As a destination to travel to, I think that the Caucuses are tremendous; they offer visitors stunning scenery, fascinating rural life, interesting cities, wonderful food, pleasant wines and above all some of the most hospitable people in the world. And they are accessible; frequent flyer point redemption puts Tbilisi, Baku and Yerevan on the same level as Southern Europe; those travelling on mileage redemption to, say Rome, would use no more points to extend their trip to include one of the Caucasian capitals, and I would highly recommend doing so.

I loved both Baku and Tbilisi, Yerevan too from a previous trip, and am already booked to return in August for a longer look, and a journey that does not include a ferry.

Friday, November 27, 2009

Bye Bye Baku

What a remarkable trip. A journey like this, while simple today, would have been almost impossible only twenty years ago when this part of the world was an integral part of the Soviet Union.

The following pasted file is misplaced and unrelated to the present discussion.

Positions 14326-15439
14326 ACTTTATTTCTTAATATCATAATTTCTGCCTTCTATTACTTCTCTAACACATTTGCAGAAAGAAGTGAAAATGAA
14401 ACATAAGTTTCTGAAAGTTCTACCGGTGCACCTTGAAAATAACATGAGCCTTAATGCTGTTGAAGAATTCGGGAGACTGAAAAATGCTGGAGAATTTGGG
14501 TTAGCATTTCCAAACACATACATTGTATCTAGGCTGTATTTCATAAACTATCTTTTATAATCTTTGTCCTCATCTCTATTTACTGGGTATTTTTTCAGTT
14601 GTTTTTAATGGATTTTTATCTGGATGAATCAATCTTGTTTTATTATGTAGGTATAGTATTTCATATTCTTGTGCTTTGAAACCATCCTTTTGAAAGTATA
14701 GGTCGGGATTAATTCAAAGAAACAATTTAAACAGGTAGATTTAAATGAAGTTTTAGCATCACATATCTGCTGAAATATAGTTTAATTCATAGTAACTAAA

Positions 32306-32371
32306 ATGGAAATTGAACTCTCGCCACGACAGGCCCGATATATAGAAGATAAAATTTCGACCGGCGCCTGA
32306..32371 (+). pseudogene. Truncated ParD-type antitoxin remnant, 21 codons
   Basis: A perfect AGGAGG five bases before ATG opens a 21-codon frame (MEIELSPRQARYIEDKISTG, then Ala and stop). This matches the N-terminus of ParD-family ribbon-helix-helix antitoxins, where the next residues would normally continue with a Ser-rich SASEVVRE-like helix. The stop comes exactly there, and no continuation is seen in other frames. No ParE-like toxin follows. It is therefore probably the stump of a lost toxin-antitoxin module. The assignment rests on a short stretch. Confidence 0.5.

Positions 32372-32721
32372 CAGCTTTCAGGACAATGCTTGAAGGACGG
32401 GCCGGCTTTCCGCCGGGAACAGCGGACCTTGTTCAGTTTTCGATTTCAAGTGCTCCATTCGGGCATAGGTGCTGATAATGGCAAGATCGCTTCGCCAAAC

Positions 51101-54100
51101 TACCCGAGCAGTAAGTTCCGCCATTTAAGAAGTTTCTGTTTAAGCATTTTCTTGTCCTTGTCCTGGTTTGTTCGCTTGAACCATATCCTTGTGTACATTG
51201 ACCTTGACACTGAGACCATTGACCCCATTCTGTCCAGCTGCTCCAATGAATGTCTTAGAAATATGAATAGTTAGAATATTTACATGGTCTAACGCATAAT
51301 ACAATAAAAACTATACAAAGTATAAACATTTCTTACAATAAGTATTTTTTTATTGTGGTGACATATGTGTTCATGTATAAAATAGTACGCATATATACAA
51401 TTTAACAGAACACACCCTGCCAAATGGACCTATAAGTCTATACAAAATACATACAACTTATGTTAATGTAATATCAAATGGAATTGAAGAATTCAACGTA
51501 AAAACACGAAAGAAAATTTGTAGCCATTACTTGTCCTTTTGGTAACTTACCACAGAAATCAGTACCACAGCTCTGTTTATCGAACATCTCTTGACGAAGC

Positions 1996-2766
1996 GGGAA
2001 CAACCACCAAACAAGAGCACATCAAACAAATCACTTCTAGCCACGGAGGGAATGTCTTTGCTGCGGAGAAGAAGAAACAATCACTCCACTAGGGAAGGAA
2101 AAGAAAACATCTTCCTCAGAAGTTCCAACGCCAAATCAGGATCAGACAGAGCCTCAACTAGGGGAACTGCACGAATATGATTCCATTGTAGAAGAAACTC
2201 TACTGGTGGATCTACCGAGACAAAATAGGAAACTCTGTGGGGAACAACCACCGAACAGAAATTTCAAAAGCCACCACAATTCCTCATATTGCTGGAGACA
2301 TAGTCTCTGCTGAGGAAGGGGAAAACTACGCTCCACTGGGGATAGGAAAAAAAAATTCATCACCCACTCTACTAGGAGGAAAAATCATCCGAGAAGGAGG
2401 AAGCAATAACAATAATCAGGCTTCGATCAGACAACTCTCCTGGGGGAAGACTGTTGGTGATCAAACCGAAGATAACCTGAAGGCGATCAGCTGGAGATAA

To travel within the USSR required a degree of planning and cooperation that left most tourists visiting only the main, keynote cities and sites. I most certainly would not have been allowed to travel on a ship as I did, and would never have been able to spend time with, and get to know Andre, Archi, Ia, Tony and Aydin as I have been able to do.

My journey would have been grey; it would have been coloured only by sporadic flashes of life surfacing in unexpected places. As it was, I saw countries that are deeply troubled in many ways, but alive and with a sense of community that is often driven by a shared hardship.

I was left to wonder about many issues that we take for granted. Has the liberalisation of the economic environment really helped the majority of citizens? Has the disappearance of the “black market”, or perhaps more accurately the “parallel market” caused greater hardships for those unable to reach the comparative productivity of the west? How have so few been able to amass so much, so quickly, and will the spoils of the undeniable riches of the region ever get shared?

Business is difficult, with a bureaucracy that can defeat all but the most fervent; capital is hard to come by and credit expensive, and often denominated in foreign currencies and carrying a huge exchange risk. Think Iceland. Local money is short, think of the 10% reduction in ridership on the Baku metro in answer to a fare increase from $0.07 to $0.20; this is not indicative of well spread wealth.